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Green Campus Transport Good Economics and Community Relations
Will Toor and Spencer Havlick’s book, Transportation and Sustainable Campus Communities (2004), is a vital resource for anyone interested in how campuses can reduce congestion related to cars on campuses and in surrounding communities while saving money and preventing global warming and other forms of pollution. The resource is held in such esteem by decision-makers that, last October, members of the City Council of College Park, Maryland who are concerned about how best to manage university-related growth and congestion issues purchased a copy for each member after a presentation by NWF staff on how campuses and communities all across the country are working together to improve the public health. Incidentally, the University of Maryland, according to the authors, has already begun to implement a number of strategies to reduce congestion and the demand for new parking, such as charging 75 percent less for carpool permits than for drive-alone permits (p. 7).
Universities are moving toward a new vision that encompasses better bicycle and pedestrian facilities, expanded access to transit and financial incentives to drive less, observe Toor and Havlick. With chapters on campus transit, nonmotorized transport and campus fleets, their book makes a strong, well-documented economic case for sustainable transportation policies on campus . “Because parking has not typically been priced at the true marginal cost of new parking supply,” the authors note, “good economic analysis of transportation options for university communities will generally show that an economically efficient transportation policy will rely less on parking and more on transportation alternatives compared to most universities’ current practice (p. 282).”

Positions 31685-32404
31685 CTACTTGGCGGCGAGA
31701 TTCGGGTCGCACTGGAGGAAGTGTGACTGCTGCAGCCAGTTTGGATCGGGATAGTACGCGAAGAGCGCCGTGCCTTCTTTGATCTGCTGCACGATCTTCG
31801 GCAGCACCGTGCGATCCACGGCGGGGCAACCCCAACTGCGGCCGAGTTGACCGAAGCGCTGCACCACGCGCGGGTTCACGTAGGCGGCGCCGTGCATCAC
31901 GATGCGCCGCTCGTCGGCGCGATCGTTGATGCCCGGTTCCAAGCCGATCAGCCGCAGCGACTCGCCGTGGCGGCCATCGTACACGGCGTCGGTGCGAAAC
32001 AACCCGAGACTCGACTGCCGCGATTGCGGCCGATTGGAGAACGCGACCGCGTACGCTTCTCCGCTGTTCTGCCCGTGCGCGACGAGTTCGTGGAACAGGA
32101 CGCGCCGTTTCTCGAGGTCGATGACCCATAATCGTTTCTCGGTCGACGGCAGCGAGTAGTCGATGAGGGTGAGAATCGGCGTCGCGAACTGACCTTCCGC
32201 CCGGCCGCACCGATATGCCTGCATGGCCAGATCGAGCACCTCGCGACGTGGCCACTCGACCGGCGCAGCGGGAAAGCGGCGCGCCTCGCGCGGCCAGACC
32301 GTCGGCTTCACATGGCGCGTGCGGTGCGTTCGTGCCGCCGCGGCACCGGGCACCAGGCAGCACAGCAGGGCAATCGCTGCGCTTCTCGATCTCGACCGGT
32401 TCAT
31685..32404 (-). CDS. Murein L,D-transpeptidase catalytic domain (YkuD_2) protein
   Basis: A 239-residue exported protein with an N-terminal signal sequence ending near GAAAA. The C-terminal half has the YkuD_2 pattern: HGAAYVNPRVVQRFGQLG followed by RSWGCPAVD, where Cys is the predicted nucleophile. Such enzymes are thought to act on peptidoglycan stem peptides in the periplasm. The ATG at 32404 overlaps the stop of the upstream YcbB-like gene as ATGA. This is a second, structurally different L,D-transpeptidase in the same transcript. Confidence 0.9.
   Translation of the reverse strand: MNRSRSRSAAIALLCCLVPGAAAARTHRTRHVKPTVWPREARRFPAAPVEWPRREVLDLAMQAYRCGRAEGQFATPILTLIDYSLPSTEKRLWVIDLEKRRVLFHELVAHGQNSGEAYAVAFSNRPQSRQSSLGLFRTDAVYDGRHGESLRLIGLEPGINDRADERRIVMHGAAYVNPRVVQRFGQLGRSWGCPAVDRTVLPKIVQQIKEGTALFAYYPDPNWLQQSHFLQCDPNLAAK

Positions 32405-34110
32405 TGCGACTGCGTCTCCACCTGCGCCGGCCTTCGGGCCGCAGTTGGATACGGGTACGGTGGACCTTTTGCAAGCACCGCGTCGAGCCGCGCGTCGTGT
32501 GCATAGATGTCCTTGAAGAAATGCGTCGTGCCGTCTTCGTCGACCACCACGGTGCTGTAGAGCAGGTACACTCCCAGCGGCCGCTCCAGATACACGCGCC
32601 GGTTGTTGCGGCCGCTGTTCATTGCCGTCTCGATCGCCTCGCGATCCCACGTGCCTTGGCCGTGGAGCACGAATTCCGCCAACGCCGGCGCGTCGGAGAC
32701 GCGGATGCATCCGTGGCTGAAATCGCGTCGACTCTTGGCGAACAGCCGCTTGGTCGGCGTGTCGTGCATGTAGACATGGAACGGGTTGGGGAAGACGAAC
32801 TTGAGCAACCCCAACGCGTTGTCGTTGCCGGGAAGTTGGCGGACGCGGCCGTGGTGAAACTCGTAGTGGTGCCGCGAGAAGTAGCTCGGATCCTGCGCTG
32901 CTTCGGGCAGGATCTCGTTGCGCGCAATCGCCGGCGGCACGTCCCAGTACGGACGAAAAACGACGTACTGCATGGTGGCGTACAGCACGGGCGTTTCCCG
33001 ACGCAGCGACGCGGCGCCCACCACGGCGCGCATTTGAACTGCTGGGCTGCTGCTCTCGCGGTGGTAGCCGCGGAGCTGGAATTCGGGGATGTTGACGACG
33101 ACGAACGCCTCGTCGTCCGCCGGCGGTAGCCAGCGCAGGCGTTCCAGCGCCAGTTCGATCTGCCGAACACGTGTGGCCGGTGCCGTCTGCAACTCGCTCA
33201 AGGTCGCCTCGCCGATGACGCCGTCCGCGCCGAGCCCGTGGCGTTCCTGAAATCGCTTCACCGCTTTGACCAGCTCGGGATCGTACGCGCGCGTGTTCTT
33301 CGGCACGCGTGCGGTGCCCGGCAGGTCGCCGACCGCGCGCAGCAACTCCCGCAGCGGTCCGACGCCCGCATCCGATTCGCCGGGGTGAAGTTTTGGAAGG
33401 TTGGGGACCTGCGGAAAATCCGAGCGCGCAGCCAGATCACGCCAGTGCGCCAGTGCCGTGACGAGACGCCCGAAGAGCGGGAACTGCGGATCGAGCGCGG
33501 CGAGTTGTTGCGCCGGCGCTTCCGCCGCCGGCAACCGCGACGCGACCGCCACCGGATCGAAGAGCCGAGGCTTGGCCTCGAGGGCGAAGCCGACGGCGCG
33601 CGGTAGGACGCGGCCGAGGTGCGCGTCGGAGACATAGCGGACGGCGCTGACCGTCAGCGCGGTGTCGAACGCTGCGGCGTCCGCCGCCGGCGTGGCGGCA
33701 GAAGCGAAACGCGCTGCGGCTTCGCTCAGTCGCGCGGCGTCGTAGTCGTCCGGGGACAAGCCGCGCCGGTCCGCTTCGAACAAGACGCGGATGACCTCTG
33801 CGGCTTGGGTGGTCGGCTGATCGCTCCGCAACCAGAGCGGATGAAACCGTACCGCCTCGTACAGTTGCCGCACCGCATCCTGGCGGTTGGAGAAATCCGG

Campuses featured in the book’s in-depth case studies include the University of Washington-Seattle, the University of British Columbia, University of North Carolina at Chapel Hill, University of Montana at Missoula, Cornell University and the University of New Hampshire along with shorter references to almost 200 other college and university programs of various types and sizes.
Transportation demand management strategies considerably reduce campus carbon dioxide emissions. At the University of Washington, for example, alternative transportation plans enabled the campus to grow while reducing the anticipated growth in the number of cars driving to and from the campus by 10,000 vehicles per day. At 20 pounds of carbon dioxide (CO2) emitted for every gallon of gasoline that would have been burned by those vehicles, the CO2 emissions reductions for just this one project on one campus alone could be well over 100,000 pounds of CO2 per day (assuming the cars would have used half a gallon per day on average which is probably a low estimate).
The book is published by and can be ordered through Island Press.
Also consulted by campus transportation planners are NWF publications Ecodemia (1995) and Green Investment, Green Return (1998) which can both be ordered through NWF’s Campus Ecology Program. See also “projects” in the left-hand column of the website and click on “transportation” to find case studies on a variety of current transportation-related projects coordinated by member Campus Ecology teams and fellows.